The Penny Dropping tactic. Do you feel something is not sitting right? Like a mad scientist, observe and record what has taken place leading up to this feeling. A pattern will appear. Then “ah huh”, the penny drops and you have narrowed down what to tackle next.
Priorities. Write them down and number them in order of importance and consider if this is ACTUALLY how you want to prioritise, or are you appeasing other people rather than yourself. Now write the list again, this time numbering what you’d ideally like to come first.
Get your shit together. The less time and money spent chasing your tail, the more spent on things that you enjoy. Get a calendar or diary system that suits you. For years I tried to utilise hard copy diaries. I have doctor handwriting which made it totally illegible and I would forget to bring it with me . Now I use Google Calendar on my phone, which allows you to colour code and it syncs to your devices. Winning.
Planning and goal setting. Honestly, try it. A few months ago I mind-mapped goals for the year. what I listed what I wanted to achieve, and I am smashing through that list. Sometimes you just need a visual.
Journaling. Do a personal mind dump of the things that cloud your thoughts. Nobody has to read it. You don’t even have to read it. You can scrunch it up and use it for dunny paper if you really wish. It is all about creating space in your mind for things that hold value to YOU. Not thoughts about other people or topics that are not of personal importance.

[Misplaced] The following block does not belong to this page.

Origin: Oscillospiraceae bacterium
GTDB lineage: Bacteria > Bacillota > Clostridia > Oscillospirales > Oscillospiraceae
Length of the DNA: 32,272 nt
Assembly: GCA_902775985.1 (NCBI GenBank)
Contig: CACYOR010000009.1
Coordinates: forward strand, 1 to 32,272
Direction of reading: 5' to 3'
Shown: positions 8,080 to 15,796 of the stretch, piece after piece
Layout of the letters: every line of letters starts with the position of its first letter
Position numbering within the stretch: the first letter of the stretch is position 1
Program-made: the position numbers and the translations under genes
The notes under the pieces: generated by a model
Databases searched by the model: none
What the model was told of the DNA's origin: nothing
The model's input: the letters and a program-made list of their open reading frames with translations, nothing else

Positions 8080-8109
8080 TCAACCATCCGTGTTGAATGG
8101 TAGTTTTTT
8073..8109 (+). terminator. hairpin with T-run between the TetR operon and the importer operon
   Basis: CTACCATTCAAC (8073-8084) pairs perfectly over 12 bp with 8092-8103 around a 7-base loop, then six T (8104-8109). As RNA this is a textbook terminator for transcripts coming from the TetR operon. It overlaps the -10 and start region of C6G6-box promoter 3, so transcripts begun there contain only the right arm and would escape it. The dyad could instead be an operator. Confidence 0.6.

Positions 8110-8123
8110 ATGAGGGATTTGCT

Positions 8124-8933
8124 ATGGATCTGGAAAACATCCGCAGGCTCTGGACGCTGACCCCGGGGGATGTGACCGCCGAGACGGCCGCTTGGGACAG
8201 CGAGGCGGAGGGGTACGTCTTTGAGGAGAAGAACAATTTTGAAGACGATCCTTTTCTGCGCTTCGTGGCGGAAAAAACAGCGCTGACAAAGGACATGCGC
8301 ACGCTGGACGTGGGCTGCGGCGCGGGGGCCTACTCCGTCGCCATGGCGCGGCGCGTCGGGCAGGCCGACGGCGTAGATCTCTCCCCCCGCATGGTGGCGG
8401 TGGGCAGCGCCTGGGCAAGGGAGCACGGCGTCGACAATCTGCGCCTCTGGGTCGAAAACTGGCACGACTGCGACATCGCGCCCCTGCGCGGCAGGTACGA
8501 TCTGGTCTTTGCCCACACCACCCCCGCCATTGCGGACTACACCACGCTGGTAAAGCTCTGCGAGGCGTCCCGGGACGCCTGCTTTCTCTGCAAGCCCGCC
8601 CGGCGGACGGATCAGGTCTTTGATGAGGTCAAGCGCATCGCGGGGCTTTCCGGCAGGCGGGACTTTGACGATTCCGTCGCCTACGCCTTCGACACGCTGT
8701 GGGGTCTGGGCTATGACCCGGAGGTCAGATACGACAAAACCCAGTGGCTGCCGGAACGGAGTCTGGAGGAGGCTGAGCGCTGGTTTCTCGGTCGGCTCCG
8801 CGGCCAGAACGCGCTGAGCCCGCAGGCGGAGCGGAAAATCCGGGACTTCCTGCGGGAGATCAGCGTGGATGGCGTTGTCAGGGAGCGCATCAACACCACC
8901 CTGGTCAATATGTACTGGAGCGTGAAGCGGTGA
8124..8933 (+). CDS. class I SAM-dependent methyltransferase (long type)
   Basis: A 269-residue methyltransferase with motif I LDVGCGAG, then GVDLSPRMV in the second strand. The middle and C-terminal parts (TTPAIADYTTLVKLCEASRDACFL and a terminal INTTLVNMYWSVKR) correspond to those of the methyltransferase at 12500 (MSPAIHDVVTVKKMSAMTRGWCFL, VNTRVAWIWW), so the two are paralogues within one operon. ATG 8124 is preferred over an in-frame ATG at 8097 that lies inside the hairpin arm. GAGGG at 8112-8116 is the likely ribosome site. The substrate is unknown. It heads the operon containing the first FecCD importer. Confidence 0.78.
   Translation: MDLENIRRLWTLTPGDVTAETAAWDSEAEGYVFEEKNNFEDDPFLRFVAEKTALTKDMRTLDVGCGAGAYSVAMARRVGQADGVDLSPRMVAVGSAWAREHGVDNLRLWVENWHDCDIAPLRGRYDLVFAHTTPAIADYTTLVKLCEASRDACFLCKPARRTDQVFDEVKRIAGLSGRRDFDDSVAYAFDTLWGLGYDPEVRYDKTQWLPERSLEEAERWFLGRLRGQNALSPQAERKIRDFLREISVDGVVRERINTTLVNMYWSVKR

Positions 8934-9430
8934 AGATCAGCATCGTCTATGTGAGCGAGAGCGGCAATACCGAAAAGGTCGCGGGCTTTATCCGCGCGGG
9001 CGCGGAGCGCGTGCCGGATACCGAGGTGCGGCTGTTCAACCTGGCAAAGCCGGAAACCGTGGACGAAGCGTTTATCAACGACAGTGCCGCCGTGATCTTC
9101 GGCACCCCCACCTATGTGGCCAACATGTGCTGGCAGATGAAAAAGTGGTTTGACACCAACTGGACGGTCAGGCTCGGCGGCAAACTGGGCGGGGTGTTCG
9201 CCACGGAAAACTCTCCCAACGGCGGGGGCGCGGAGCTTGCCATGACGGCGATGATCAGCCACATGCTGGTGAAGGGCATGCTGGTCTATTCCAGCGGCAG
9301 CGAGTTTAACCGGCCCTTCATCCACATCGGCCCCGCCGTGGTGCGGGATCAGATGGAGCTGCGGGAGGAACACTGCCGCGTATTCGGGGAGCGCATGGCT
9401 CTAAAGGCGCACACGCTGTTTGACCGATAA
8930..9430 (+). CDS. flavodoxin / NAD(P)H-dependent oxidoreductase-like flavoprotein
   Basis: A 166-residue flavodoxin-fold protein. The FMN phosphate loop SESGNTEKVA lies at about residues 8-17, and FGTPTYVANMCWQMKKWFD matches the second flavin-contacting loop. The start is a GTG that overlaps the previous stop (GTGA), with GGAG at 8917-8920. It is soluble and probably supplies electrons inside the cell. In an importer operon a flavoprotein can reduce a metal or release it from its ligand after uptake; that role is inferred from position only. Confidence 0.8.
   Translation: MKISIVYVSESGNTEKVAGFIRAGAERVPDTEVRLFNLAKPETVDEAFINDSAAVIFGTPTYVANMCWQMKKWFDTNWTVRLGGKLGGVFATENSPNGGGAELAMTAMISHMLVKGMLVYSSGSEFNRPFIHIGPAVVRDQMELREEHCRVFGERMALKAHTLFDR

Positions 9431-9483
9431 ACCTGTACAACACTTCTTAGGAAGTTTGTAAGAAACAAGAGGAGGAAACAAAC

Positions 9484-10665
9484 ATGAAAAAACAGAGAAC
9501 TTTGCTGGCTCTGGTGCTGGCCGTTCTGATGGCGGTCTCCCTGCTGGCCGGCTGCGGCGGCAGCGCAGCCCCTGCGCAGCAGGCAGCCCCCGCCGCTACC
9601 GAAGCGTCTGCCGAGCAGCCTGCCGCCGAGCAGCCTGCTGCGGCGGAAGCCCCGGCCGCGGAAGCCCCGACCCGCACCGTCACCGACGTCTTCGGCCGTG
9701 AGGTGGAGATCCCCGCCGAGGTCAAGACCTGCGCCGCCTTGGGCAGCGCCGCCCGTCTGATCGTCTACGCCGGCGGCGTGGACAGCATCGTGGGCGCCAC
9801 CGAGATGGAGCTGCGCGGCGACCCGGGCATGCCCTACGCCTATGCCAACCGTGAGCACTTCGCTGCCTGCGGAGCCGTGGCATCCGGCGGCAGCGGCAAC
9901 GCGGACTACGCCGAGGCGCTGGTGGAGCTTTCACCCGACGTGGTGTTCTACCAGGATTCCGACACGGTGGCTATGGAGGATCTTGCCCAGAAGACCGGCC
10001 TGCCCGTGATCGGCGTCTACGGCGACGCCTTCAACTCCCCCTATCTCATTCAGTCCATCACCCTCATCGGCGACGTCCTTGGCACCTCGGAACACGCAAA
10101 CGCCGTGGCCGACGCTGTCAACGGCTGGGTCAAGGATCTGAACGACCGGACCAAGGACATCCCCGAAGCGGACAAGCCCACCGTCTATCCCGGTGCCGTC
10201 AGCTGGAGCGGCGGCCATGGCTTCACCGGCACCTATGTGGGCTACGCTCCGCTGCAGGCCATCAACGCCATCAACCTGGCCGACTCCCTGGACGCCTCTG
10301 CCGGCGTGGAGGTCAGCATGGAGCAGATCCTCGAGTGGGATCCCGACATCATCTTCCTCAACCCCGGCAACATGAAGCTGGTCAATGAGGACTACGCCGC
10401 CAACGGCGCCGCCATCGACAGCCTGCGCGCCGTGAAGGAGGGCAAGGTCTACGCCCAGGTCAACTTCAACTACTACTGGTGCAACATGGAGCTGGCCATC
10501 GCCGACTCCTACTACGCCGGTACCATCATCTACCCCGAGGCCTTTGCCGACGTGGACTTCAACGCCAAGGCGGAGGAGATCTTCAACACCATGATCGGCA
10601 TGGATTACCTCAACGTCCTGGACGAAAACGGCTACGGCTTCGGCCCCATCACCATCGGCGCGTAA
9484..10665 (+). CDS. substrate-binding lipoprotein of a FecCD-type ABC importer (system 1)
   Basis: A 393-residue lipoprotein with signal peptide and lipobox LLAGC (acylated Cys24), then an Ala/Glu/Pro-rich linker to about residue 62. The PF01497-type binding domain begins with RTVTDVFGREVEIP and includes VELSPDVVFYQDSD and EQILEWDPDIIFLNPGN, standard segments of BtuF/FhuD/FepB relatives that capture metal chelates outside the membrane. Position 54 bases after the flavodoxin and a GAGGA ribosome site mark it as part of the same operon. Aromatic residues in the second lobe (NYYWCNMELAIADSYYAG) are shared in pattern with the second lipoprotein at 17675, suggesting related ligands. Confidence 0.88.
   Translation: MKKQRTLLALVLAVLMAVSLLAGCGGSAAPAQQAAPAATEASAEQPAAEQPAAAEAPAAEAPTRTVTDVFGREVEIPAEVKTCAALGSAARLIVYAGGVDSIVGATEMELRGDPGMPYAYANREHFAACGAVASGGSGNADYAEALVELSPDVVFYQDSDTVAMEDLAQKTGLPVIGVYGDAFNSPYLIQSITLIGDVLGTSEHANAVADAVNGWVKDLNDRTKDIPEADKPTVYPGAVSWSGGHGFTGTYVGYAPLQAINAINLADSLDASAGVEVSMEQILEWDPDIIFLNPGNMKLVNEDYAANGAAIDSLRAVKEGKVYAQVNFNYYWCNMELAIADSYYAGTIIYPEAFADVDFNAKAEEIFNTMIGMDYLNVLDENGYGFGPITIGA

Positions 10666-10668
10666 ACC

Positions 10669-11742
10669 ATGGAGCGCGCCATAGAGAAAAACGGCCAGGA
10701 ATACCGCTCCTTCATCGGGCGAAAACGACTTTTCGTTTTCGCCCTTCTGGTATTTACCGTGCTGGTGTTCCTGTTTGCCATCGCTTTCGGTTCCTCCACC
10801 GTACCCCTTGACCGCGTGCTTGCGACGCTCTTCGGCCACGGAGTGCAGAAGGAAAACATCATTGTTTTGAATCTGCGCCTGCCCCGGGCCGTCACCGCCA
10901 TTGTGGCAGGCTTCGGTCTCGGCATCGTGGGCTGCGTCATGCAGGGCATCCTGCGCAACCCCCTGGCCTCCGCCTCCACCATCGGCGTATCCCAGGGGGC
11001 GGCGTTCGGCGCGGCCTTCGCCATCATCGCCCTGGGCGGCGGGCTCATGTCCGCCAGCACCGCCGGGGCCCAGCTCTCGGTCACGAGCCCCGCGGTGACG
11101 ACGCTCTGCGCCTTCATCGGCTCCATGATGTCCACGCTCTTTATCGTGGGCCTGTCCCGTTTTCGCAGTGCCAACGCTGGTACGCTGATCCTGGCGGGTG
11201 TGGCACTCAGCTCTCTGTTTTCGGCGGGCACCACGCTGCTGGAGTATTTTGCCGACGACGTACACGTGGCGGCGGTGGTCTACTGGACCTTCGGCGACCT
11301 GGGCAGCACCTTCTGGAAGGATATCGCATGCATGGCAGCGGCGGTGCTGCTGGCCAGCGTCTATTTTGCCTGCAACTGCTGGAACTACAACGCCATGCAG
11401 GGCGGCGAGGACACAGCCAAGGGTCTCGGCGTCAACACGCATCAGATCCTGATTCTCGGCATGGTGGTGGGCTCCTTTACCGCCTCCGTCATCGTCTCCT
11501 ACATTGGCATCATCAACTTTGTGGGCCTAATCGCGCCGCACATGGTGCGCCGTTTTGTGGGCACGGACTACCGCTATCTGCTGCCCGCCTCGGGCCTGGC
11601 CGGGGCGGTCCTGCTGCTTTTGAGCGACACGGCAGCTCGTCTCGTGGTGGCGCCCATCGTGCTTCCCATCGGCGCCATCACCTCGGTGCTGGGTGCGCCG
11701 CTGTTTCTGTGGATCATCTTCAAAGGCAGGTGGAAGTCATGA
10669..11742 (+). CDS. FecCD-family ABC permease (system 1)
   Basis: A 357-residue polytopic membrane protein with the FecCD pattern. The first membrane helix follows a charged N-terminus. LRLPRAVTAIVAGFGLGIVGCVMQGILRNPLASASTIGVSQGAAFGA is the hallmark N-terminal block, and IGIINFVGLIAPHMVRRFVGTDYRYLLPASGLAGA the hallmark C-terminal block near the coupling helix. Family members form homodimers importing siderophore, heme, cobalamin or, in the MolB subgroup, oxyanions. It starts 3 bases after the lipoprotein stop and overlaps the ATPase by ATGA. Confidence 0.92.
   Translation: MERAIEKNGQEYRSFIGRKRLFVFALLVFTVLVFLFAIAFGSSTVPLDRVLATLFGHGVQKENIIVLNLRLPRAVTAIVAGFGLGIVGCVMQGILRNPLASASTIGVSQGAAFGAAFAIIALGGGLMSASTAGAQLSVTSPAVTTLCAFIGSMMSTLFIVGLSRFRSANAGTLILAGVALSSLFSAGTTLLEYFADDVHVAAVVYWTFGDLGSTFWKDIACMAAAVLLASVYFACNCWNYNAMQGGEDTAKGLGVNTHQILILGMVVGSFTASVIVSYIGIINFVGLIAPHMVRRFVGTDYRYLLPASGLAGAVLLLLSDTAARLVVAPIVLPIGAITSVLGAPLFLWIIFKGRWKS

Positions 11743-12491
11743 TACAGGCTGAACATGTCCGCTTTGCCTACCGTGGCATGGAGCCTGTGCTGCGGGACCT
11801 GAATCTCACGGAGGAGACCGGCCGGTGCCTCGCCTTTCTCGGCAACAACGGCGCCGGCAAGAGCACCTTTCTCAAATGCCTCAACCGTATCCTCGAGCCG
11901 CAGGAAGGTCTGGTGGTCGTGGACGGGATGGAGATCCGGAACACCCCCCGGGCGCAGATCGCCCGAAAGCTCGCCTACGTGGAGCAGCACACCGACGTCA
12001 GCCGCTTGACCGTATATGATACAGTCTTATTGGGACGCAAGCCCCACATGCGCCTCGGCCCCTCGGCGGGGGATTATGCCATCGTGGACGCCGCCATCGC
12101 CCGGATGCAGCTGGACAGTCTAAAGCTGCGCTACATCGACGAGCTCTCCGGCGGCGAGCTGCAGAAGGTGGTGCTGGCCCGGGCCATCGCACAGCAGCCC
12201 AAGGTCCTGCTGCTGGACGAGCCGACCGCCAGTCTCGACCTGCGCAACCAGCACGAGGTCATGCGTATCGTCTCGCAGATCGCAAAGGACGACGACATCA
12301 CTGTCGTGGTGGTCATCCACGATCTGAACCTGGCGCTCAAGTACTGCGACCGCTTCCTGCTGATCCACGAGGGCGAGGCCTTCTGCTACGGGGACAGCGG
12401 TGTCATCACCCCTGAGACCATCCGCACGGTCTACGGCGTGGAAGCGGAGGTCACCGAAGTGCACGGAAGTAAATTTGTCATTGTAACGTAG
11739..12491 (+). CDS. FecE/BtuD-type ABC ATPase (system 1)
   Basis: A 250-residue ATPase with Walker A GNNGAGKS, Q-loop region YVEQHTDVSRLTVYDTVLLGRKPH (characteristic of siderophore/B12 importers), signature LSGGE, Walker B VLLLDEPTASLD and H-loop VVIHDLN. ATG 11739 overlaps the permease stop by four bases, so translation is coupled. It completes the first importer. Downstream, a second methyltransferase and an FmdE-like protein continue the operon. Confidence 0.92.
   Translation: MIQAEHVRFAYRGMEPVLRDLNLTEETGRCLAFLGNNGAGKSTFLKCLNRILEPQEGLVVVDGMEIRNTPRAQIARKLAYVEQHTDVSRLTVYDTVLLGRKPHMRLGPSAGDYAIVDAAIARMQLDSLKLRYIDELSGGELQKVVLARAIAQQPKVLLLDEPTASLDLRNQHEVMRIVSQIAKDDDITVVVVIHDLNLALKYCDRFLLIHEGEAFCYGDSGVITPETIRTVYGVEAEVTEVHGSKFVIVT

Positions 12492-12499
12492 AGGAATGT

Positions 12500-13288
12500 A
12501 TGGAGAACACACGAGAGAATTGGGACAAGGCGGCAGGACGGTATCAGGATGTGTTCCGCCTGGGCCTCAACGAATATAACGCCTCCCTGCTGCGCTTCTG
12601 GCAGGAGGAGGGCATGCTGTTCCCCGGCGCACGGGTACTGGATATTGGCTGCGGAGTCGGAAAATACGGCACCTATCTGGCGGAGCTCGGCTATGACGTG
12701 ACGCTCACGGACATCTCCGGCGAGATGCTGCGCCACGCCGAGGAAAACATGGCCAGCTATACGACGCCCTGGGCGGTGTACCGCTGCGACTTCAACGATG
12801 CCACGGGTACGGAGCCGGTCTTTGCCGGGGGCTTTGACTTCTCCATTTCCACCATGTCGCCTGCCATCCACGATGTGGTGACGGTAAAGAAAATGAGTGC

Listen to old school music that made you happy and dance around in your lounge room like an idiot. This is probably the most important tip.
Empower yourself to be the driver of your own life. Nobody else will fix your problems. There is no magical knight riding on a unicorn that saves you from yourself. That’s why you need to remember who you are. Live life in a way that does justice to your soul. YOU DO YOU. Stick to your guns and be ballsy and daring in your own life.
Eat Pray Love by Elizabeth Gilbert – Also a movie where Liz is played by Julie Roberts. It is a brilliant journey of self-discovery
Gary Vee (Vaynerchuck) – All out legend. Business mogul but the most REAL motivational speaker, even though he admits he isn’t one officially. Follow him on socials
Robin Sharma – Author of The Monk Who Sold His Ferrari and The Leader Who Had No Title. By storytelling, Robin conveys many messages regarding self discovery and building your own confidence.
Maggie Dent – A seasoned school principal but shares her most effective strategies for raising children and building their confidence and resilience